Mosley's proposed solution at first glance possesses all the force of a feather. "The most effective tool we have to work toward a world peace is our conviction to create harmony in the world. No strategy, no bomb, no amount of cash alone will bring us and our neighbors into alignment. If the American people today were to shift their fearful and angry hearts toward a desire for peace, the world would change quickly and wonderfully into the paradise we all desire’We are the richest and most powerful country in the history of the world. Our will and culture have created the atmosphere and the dialogues of the world, for good and for bad. If we give in to fear, or support the domination of the impoverished billions by our corporations, then strife, war and death are inescapable. And in that conflagration we too shall be consumed."
Mosley puts forth these "Universal Ideas" that he would like to live by:
I cannot be free while my neighbor is
I cannot know happiness while others are forced to live in despair.
I cannot know health if plague and famine thrive outside my door.
I cannot expect to know peace if war rides forward under my flag and with my consent.
This "conviction to create harmony in
the world" seemingly boils down to all of the impact of a religious cult's plea
to "Visualize world peace". But upon deeper consideration What Next is a command
and not a plea, and Mosley's between-the-lines message is really where the
action is: Forget about fear and apply our energies, resources and good will to
ensuring that everyone around the world gets a fair shake. Let's assume that
this world can provide plenty for all and just get on to the business of
equitably distributing the goodies.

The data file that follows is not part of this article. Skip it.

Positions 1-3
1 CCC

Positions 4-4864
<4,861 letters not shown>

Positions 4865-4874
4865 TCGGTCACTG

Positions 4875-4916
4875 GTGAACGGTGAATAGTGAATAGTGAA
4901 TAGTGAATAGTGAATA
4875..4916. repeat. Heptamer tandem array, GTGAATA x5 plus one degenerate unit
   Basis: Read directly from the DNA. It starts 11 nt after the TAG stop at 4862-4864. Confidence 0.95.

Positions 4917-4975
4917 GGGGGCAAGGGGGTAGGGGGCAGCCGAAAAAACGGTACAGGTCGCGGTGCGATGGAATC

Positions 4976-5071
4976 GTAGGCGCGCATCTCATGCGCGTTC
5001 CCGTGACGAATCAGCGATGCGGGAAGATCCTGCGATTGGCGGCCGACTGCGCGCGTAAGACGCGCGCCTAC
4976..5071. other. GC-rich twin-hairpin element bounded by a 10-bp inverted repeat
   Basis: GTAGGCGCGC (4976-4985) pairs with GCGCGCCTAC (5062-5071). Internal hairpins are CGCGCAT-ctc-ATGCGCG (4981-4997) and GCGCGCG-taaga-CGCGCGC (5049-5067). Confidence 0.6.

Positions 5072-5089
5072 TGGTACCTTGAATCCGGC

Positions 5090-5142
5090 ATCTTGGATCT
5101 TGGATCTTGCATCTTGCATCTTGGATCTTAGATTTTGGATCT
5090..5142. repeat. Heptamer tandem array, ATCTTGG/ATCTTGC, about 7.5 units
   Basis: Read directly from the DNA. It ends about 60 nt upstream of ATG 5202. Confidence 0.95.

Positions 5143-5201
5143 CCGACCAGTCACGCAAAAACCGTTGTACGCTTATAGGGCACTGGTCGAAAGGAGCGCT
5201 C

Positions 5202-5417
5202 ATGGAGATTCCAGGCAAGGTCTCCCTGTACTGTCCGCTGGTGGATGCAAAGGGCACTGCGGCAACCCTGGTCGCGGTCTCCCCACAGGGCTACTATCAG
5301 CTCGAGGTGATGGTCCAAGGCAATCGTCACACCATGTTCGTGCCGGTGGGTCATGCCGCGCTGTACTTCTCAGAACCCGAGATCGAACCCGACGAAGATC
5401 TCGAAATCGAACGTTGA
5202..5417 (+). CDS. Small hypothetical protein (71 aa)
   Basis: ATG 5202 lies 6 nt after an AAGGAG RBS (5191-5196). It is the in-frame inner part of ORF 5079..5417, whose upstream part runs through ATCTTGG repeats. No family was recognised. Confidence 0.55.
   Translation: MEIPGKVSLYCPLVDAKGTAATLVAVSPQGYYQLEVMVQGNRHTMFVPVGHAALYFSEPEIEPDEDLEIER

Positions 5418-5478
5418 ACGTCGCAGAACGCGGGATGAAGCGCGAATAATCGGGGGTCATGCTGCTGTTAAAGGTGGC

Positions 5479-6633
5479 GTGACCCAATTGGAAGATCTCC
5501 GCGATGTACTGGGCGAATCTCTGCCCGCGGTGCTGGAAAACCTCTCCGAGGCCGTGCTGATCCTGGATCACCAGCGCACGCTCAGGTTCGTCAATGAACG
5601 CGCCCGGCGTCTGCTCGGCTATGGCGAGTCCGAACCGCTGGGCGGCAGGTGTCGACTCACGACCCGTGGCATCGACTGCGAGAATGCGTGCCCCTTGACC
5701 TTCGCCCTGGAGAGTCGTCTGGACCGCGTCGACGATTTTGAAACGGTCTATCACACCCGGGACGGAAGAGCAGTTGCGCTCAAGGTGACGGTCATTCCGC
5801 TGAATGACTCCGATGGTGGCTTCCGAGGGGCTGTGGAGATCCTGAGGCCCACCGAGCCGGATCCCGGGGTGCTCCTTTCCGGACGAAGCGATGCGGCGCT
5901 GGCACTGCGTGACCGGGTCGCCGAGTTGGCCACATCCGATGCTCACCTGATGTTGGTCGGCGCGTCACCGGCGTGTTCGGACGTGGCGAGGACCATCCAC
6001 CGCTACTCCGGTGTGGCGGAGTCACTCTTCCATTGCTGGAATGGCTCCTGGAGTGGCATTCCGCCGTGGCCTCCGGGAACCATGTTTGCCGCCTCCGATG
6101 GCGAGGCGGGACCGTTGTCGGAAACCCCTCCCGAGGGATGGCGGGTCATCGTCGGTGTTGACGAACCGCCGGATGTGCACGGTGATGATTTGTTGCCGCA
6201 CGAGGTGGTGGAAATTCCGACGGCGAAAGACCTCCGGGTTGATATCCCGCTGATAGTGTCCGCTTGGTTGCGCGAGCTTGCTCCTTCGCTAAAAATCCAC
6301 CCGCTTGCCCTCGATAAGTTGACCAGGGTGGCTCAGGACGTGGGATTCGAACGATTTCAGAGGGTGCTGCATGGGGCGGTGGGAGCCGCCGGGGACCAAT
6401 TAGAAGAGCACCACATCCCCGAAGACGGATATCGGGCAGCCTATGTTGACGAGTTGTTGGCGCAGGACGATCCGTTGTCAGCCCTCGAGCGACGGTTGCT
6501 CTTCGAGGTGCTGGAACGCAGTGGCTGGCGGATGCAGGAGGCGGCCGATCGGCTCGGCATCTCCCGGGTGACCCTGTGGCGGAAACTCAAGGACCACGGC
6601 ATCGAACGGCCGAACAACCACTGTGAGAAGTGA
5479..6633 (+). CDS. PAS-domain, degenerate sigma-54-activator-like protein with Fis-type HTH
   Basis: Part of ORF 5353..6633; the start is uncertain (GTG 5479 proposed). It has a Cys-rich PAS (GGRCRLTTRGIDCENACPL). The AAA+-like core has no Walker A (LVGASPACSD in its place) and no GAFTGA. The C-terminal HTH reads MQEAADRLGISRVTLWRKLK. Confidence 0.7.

What Next's major shortcoming is that Mosley lays out a grand prescription, but is light on the specifics of executing it. There are a lot of questions in between points A and Z such as, How can we ensure that African American sentiments toward world peace have a meaningful voice? What are some practical ways to foil globalization? Or, forget about insisting upon world peace -- let's discuss how to ensure harmony in the black community? What can be done to diminish color consciousness? How can we to decrease the community's consumerist mentality? How can we correct our community's long-standing inhumanity toward women and gays? Mosley does not address the weakness in literacy and computer literacy that plague many African Americans. Or the hip hop contingent's propensity for gansta violence as the solution to all ills.
At 109 pages this slim, unassuming book is fast, easy reading. The book is almost entirely Mosley's opinion and some of his contentions would have benefited from more scholarship and documentation. What Next will be an excellent choice for book clubs and for Black History Month. Also What Next is a good choice for black families to read aloud together and discuss. It was probably Mosley's intention that book clubs and individual readers fill in the blanks on some of the details he does not address.
In What Next Mosley is speaking big truth: African Americans, as the United States' permanent doormat for the last 400 years, do have a unique perspective and say so on the question of world peace. This is a formidable and daunting responsibility. Will black America step up to the plate?
Many readers will conclude that Mosley is coming out of left field with this warm and fuzzy prescription for world peace. But is he really? His recommendation is neither fresh, nor original. It recalls concepts that are at least 2004 years old, and were first promoted by a Jewish carpenter of some renown’